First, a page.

※Please inquire. We will confirm the travel dates, the number of participants, your preferences on the accommodations and provide an estimate based on your customized plan.

Kashmir Markhor

Kashmir Markhor

Kashmir Markhor

Kashmir Markhor

Himalayan Vulture


Wildlife and Birds to Expect:Kashmir Markhor, Lammergeier(Bearded Vulture), Cinereous Vulture, Himalayan Vulture, Golden Eagle, and if lucky, Snow Leopard, Eurasian Lynx, and more.
Searching for the “Phantom” Snow Leopards of Karakoram
Season:December to April

Visit the Hunza’s Khunjerab National Park, the home of the wildlife that is called a “Phantom,” the Snow Leopard. When the Ibex come down to the lower elevations, around 3,000-4,500 meters, the snow leopards will follow them down into the valley. Start the early morning with searching the ground for fresh tracks of the snow leopards, in the areas nearby. Sometimes we also find signs of a fresh kill. The view of the Karakoram Mountain Range and the frozen Pamir River in the wintertime can be strikingly beautiful.

※Please inquire. We will confirm the travel dates, the number of participants, your preferences on the accommodations and provide an estimate based on your customized plan.

Snow Leopard

Snow Leopard

Snow Leopard

Himalayan Ibex

Red Fox

Himalayan Ibex


Wildlife or Birds to be Expected:Snow Leopard, Himalayan Ibex, Red Fox, Tibetan Wolf, Lammergeier (Bearded Vulture), Golden Eagle, Himalayan Vulture, Cinereous Vulture, Himalayan Snowcock, Chukar Partridge, Snow Partridge, Snow Pigeon, Fire-fronted Serin, White-winged Redstart, Common Rosefinch, Mongolian Finch, Brown Dipper, White-throated Dipper, and more
On the Deosai Plateau to Find Himalayan Brown Bears
Season:July to October (July and August is the peak tourist season, so sightings might be more enjoyable from September to October.)

The Deosai Plateau is called the “Flower Park in the Sky” because in the summer, the ground is carpeted with wildflowers and wildlife such as Long-tailed Marmots, enjoy the short season. Around May, the brown bears will leave their dens after a long hibernation and can be seen on the Plateau. Enjoy camping and trekking at an elevation of 4,000 meters while enjoying the wildlife and photography!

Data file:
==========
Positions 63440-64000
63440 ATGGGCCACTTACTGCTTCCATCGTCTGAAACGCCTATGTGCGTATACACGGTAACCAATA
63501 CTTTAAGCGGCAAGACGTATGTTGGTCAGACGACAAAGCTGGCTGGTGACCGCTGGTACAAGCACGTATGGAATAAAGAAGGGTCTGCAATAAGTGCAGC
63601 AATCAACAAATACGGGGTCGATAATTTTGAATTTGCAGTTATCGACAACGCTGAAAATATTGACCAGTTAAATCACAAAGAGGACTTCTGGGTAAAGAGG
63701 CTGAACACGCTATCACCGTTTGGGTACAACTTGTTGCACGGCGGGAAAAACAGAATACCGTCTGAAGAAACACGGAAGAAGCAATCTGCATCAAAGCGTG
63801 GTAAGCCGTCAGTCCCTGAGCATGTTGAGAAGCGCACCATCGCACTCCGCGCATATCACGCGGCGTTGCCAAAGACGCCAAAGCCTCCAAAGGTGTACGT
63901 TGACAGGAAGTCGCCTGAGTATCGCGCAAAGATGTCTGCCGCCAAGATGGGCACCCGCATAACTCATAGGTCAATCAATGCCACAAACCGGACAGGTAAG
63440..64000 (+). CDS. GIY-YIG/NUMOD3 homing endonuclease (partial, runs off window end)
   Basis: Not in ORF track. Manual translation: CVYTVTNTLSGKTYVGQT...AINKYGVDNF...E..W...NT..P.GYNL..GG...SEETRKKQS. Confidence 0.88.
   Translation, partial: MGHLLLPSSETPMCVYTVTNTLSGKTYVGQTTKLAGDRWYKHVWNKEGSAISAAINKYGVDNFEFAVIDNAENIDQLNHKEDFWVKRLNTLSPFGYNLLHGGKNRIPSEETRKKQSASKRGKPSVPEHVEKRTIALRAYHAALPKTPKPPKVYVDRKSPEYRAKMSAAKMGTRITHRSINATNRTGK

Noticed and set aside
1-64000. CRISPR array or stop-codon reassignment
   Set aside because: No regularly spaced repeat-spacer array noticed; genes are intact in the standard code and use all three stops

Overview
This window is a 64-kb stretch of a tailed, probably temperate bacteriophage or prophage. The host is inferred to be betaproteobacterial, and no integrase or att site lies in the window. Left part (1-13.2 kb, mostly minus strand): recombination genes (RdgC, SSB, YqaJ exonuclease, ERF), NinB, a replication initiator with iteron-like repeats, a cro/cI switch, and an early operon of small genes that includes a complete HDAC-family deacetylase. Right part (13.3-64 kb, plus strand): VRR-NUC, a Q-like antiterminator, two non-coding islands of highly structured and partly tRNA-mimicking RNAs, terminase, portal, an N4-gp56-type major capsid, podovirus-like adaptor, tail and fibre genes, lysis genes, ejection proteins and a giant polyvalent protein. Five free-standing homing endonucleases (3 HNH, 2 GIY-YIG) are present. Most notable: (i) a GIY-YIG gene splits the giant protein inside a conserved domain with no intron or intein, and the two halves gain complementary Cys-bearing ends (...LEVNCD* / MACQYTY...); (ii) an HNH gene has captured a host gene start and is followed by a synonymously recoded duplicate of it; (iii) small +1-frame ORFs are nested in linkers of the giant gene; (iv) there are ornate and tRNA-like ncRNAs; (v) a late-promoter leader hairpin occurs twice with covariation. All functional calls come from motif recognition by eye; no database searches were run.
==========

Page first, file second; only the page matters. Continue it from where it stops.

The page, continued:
※Please inquire. We will confirm the travel dates, the number of participants, your preferences on the accommodations and provide an estimate based on your customized plan.

Himalayan Brown Bear

Himalayan Brown Bear

Stoat

Long-tailed Marmot

Wildflower


Wildlife or Birds to be expected:Himalayan Brown Bear, Long-tailed Marmot, Red Fox, Stoat, and more. Around the campsite, you can expect to see the Horned Lark and Citrine Wagtail which are nesting on the Plateau during that season.
Touring the Salt Range in Search of the Punjab Urial
Season:December to February (The season is a pretty comfortable climate, and sightings are pretty reliable during the breeding season.)

Endemic to Pakistan (Punjab State), the Punjab Urial lives on the Punjab Plain of the Salt Range CBO Reserve. Their numbers have been increasing in recent years. It is possible to see them in a day trip from Islamabad.

※Please inquire. We will confirm the travel dates, the number of participants, your preferences on the accommodations and provide an estimate based on your customized plan.

Punjab Urial

Punjab Urial

Punjab Urial

Wildlife expected:Punjab Urial
Encounters with the Sindh Ibex in the Kirthar Range
Season:Winter(December to February)

This is the place where the desert plateau meets the limestone plateaus, Kirthar National Park. Using the rest house in the park as a base camp, we will go looking for wildlife in the surrounding desert mountains, such as herds of Sindh Ibex or Afghan Urial, or the Chinkara. Since the wildlife here is protected, seeing them is much easier and there are many opportunities for bird watching.

※Please inquire. We will confirm the travel dates, the number of participants, your preferences on the accommodations and provide an estimate based on your customized plan.

Sindh Ibex

Sindh Ibex

Sindh Ibex

Golden Jackal

Asiatic Wildcat


Wildlife and Birds that can be Expected:Sindh Ibex, Afghan Urial, Striped Hyena, Gujarat Chinkara, Golden Jackal, and desert bird species.
The Balochistan Makran Coast, Hingol National Park Wildlife & Mud Volcanos
Season:Winter (November to February)

Spectacular coastal regions and dramatic scenes with mud volcanoes and of course, adventures to see Balochistan’s wildlife will be the goal of this tour. Setting up a base camp at the coast, you will have the opportunity to head out to see the mountains and coast of Hingol NP every day you are there. In the national park, you may encounter wildlife such as Sindh Ibex and Gujarat Chinkara. Birds of prey such as the Imperial Eagle, Long-legged Buzzard, and Common Kestrel might be observed in the desert areas, and seabirds such as the Western Reef Egret and the Great White Pelican may be seen along the coast. The Mugger Crocodile on the Hingol River might also be visible. You can enjoy not only encounters with wild creatures, but take in the nature through camping, mud volcano walks and coastline drives.

Hingol National Park

Mugger Crocodile

Egyptian Vulture

Imperial Eagle

Seagulls on the beach

※Please inquire. We will confirm the travel dates, the number of participants, your preferences on the accommodations and provide an estimate based on your customized plan.

Wildlife and Birds you can Expect:Sindh Ibex, Gujarat Chinkara, Golden Jackal, Mugger Crocodile, Imperial Eagle, Dalmatian Pelican, Great White Pelican, Kentish Plover and other plover and sandpiper species.